Africa, Mental Health, Racism


February is Black History Month in the US. Britain marks hers every October. Perhaps every month should be black history month everywhere. The devil is in the details.

I often encounter people very concerned about why I had ‘spoilt’ my beautiful hair. Some of my favourites are the ones who openly wonder whether I became Rastafarian or Legio Maria. They always have me in stitches.

Did you know that Legio Maria (Legion of Mary) is a breakaway Church whose faithfuls were expelled from the Catholic Church for performing exorcism (an act of African spirituality) which was considered largely antichristian?

Well the decision to loc my hair was as prudent as it was deliberate.

People should know better, considering the dust has barely settled on the #BlackLivesMatter movement. Racism is alive and well globally. We have always had a problem ever since those men from the west set foot here. Independent a continent as we are, we have a problem: the lingering vestiges of colonial racism.

The fact that natural African hair (afro, dreadlocks etc) is routinely judged and scrutinised as unruly, unkempt and unprofessional in our schools and workplaces. The continued association of dreadlocks with dissidence, poor hygiene, homelessness, mental illness, drug abuse, unprofessionalism, criminal tendencies and poverty. The harrowing tales of police brutality and the profiling of young Kenyan men with dreadlocks.

For clarity, the locking of hair is a natural growth process for Black people who refuse to submit to a social construct to cut their hair! It is also a very budget/ user friendly venture for people who care to spend less and those with extra sensitive scalps.

You see, these westeners are mad clever. They are also chronic liars. First they come here and then they convince us that they discovered Lake Victoria. But the whole time our ancestors were here generations through and they had names for it (Lolwe, Nalubaale, Nyanza, Ukerewe etc), and even worshipped facing it! They even teach us that African nations “gained independence” yet there was a people who led very wholesome lives in fully functional societies before colonisation? Why not add a prefix and just say “regained independence” truthfully?

They say they came to ‘civilise’ the natives. Then they reach for our heritage, then start by travestying our culture, then hunt it down and mercilessly murder most of it in cold blood. Because ‘civilisation’ is the much needed salve for our ‘barbarism.’ And they do it so radically, such that they even impose their Eurocentric beauty standards upon us. They know (and see) that African hair is ordinarily kinky, versatile, voluminous and rebelious. It naturally defies gravity, so they brainwash us to start applying harsh chemicals and heat to our hairs to ‘relax’ or straighten them, or wear a shave, or do wigs and weaves, because their idea of acceptable, tame and beautiful is only all the things that look like them. Not us.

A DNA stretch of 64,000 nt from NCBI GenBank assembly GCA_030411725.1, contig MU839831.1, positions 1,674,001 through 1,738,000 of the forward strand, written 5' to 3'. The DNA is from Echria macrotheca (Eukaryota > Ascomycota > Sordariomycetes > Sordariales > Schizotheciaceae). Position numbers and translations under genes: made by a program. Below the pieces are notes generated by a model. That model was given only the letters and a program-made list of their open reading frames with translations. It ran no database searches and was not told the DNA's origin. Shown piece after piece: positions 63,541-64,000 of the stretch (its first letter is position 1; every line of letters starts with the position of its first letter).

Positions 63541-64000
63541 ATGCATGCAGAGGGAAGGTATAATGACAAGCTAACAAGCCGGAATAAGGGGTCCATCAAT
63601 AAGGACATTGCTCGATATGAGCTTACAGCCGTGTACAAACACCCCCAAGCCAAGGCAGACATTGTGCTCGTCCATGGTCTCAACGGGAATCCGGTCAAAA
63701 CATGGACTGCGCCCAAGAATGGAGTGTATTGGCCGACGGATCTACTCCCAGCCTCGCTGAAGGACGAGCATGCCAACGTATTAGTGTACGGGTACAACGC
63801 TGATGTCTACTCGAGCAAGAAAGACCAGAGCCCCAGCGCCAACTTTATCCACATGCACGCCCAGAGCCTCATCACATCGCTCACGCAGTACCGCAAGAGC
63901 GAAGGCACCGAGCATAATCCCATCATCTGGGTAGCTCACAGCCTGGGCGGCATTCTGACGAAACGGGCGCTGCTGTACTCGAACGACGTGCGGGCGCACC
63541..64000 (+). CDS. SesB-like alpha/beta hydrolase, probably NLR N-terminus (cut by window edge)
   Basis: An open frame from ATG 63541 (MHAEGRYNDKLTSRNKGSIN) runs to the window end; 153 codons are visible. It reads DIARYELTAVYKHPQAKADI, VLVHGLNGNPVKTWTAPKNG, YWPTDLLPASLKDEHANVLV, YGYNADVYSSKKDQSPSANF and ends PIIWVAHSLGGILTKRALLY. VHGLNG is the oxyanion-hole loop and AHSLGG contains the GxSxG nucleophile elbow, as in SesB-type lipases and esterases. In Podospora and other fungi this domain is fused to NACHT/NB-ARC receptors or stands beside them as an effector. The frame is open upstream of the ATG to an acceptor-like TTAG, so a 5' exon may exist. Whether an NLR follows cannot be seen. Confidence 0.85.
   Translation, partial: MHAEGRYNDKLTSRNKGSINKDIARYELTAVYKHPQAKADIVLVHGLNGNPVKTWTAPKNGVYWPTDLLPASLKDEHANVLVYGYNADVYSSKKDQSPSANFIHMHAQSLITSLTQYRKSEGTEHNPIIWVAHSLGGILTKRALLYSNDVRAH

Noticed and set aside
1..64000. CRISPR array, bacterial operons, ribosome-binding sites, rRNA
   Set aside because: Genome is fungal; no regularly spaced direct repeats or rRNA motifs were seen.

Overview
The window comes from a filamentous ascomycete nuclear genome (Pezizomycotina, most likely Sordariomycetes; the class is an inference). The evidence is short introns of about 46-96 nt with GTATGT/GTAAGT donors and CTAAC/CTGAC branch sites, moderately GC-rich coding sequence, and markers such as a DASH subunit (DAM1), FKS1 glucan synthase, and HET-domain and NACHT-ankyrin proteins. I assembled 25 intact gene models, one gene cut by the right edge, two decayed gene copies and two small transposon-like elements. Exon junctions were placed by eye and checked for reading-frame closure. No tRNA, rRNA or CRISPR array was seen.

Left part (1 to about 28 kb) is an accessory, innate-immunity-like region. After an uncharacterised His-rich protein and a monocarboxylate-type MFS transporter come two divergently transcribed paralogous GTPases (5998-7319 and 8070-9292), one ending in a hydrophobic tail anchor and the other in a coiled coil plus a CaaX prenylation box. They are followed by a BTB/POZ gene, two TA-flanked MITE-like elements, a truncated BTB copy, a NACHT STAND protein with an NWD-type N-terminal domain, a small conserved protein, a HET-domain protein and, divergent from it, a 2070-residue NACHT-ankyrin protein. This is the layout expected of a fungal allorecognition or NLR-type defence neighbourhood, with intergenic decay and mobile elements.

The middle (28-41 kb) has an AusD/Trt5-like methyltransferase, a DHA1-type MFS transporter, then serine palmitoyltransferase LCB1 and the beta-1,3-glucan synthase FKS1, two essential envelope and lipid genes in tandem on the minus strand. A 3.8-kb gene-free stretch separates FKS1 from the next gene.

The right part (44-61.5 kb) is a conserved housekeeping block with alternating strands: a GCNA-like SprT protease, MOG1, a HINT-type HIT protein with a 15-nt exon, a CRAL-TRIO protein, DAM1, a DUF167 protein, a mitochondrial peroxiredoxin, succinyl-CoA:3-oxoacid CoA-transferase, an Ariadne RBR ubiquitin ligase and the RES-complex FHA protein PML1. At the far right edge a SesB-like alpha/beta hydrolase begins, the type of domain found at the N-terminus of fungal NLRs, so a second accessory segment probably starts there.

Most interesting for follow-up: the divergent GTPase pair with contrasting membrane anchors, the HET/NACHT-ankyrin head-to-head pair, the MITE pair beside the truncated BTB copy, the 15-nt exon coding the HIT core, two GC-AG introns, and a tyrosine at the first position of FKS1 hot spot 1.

A kin was on remand awaiting trial and we happened to visit him. To my dismay, his shoulder length locs had been felled like they were some nonentity. I curiously asked one of the prison officers and I’m still shaken by his unerring ability to stand ten toes down while explaining to me how dreadlocks and thick hair are susceptible to lice infestation and it is their policy to maintain hygiene. I thought lice only care about finding a head that gives them access to blood, without bias to hair type or style!

Tragically, we seem to have conformed as a society; our natural hairs are no longer crowns to us. They are being attacked and faced out, even by our own legislation and policies. That is some internalised oppression and self hate / antiblackness, instigated by structural racism. We hate ourselves. I prefer to call it structural racism rather than institutionalised racism because it has technically gone past our institutions and penetrated into all our structures including our self consciousness. (For example the fact that a Black person is genuinely worried about another Black person rocking their own natural hair).

Victorian culture is in our smallest details–from our names, to our hairs, to our dressing. Nigeria is probably the only African country that has traditional Yoruba attire as one of her official wears.

How do you tell somebody that they just cannot wear their hair the way it grows out their scalp? Hair discrimination is race discrimination, anti-black racism to be precise.

I loc’d my hair to mock the ignorant oppressive / racist system that cared more about my hair than my Mental Health. The very same system that still cares more about your daughter’s braids than they do her grades. When you can’t challenge them, mock them.

As the quiet kid who was always in trouble for having a full head of hair and not utilising the comb enough, I loc’d my hair to celebrate a dangerously awesome level of self awareness. I have a tender heart for all the unfortunates, and very sensitive feelings for eternal truths like freedom and justice and human dignity. My ambition is to be free. For you and I to be free.

This blog post is dedicated to my friend Lilian Molly, and all the beautiful bold Black women and men with a rich heritage and hairs powerful enough to break combs.


8 thoughts on “BAD HAIR OR RACISM?

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